Venoco Ditches Platform Holly

State Takes Over Lease, Begins Process of Decommissioning Oil Rig

Paul Wellman (file)

The same day Interior Secretary Ryan Zinke took to the Reagan Ranch Center stage to extol the virtues of damming and drilling, Venoco ​— ​the Colorado-based oil company that originated in Carpinteria more than 20 years ago ​— ​announced it was officially pulling the plug on itself. Venoco issued a press release Monday declaring bankruptcy while “quitclaiming” the Ellwood oil lease off of which it had proposed to expand drilling from Platform Holly. That means Venoco is giving its offshore oil lease back to the State of California, which controls all coastal property for three miles out.

This move effectively shuts the door to any further drilling from Platform Holly, installed in 1966, and initiates the long and complicated process of decommissioning the oil platform. Venoco’s lease will now become covered by the state’s offshore sanctuary, which bans offshore oil production. While environmentalists were quick to celebrate Venoco’s withdrawal from Santa Barbara’s coastal waters ​— ​“Our clients are both relieved and thrilled,” stated attorney Linda Krop, who has been fighting Venoco and its predecessors, Mobil and ARCO, since the 1980s ​— ​Venoco was done in, however indirectly, by Donald Trump and his vows to expand coastal oil production.

Venoco was most immediately laid low by Plains All American Pipeline company, whose spill two years ago effectively stopped any production at Platform Holly. Last year, Venoco sued Plains for letting its pipeline get so corroded it sprung a serious leak along the Gaviota Coast, during which thousands of gallons of crude made their way into the ocean. In that litigation, Venoco cited losses in excess of $20 million. If and when that stretch of pipeline ever operates again is a matter of intense speculation, calibrated in terms of years, not months.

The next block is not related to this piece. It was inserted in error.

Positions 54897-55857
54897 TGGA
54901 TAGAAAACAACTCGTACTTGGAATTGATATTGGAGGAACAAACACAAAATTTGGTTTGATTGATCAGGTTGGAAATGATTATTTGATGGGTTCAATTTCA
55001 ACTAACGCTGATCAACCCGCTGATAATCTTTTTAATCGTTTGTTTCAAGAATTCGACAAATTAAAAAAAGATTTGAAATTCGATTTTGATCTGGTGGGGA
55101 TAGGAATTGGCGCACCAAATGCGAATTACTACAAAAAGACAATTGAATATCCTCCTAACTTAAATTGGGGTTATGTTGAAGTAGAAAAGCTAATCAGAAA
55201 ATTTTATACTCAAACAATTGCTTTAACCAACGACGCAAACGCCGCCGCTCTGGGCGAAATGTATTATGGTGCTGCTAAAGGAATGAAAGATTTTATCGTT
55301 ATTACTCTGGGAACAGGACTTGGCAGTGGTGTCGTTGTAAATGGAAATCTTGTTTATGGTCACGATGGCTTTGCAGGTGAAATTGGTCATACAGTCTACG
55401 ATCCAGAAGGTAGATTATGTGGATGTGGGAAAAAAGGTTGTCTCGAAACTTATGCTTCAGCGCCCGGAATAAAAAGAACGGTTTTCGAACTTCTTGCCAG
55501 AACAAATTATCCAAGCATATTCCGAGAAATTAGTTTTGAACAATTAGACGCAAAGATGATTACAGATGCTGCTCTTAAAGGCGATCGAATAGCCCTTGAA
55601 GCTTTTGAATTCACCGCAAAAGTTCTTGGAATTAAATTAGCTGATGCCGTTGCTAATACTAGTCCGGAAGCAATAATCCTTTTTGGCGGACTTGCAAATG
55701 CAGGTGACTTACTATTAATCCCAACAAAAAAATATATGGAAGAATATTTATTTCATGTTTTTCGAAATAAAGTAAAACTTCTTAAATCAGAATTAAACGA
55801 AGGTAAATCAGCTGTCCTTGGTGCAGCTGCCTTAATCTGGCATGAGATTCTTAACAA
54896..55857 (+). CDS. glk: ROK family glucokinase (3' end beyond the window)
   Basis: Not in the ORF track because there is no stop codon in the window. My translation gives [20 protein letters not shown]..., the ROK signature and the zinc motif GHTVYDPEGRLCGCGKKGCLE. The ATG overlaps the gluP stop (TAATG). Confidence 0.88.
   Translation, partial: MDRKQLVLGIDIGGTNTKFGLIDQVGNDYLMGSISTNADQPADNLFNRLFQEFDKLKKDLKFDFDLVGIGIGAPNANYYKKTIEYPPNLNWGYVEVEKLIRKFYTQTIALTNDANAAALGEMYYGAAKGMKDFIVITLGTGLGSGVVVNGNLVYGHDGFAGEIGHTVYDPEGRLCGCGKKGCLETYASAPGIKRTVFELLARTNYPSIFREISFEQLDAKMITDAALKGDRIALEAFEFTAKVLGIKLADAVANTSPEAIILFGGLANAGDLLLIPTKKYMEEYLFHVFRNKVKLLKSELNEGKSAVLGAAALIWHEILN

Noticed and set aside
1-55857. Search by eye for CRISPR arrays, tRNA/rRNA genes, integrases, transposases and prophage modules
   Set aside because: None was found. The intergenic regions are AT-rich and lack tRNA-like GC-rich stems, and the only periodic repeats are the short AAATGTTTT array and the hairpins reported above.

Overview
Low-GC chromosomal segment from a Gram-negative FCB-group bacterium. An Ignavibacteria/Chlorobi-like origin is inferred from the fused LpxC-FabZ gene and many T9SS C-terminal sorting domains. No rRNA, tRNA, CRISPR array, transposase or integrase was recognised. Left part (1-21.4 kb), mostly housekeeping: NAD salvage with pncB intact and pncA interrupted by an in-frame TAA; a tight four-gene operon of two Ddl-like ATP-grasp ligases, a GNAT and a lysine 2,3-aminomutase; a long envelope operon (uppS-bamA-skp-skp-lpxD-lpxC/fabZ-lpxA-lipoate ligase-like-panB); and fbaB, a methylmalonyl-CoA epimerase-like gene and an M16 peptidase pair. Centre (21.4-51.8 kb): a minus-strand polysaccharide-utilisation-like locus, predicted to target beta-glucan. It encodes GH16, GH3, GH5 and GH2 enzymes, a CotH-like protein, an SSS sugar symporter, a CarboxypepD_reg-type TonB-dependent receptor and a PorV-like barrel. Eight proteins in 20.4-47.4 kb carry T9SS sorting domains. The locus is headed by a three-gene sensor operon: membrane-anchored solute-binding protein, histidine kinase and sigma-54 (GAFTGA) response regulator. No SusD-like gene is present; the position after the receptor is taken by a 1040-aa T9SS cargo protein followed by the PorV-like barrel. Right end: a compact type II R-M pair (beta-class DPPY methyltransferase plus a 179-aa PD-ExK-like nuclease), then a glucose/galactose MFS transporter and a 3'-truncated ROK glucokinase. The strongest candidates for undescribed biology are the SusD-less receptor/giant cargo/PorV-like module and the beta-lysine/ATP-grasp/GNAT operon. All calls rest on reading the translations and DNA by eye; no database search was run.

In the face of such losses, Venoco’s only hope for financial survival was approval from the State Lands Commission for a controversial proposal to “adjust” ​— ​“expand” is the term used by critics ​— ​its lease boundaries to better reach more bountiful oil reserves. Such a proposal, no matter how laden with concessions, would and did generate heated environmental opposition. And Donald Trump’s pro-oil development rhetoric raised the hackles of not just California’s environmental establishment but two members of the State Lands Commission.

This February, both Betty Yee ​— ​state controller ​— ​and Gavin Newsom ​— ​lieutenant governor ​— ​came out loudly against Venoco’s plans. Making this unusual in the extreme, no project proposal was before the State Lands Commission, no date for a hearing set, and no environmental document completed. Two months before, in December, Yee won passage for a resolution calling on outgoing President Barack Obama to issue an executive order declaring California’s coast off-limits to new oil development. With that general resolution unanimously endorsed by the commissioners, Venoco’s days were numbered. Once Yee and Newsom came out specifically against Venoco’s project, the company’s goose was effectively cooked.

At issue now is what happens to the company’s oil and gas processing facility in Goleta, which city officials there have declared ​— ​via a host of general plan and zoning amendments ​— ​has to go. Though the two parties have reached a temporary truce, the issue gained traction in last November’s city council race with two candidates who advocated a more vigorous stance against Venoco winning election.

Decommissioning an oil platform is no simple task and will require years of technical and environmental review. What happens if the $22 million bond Venoco set aside for this purpose proves insufficient? That, no doubt, would become the focus of additional litigation, both consuming and expensive. Four platforms were decommissioned off the cost of Summerland in the 1990s. With Platform Holly shut down and Venoco out of business, the company estimates about 100 area jobs will be lost as well as up to $8 million a year in property tax revenues. County officials indicate the loss will be one-tenth that amount.

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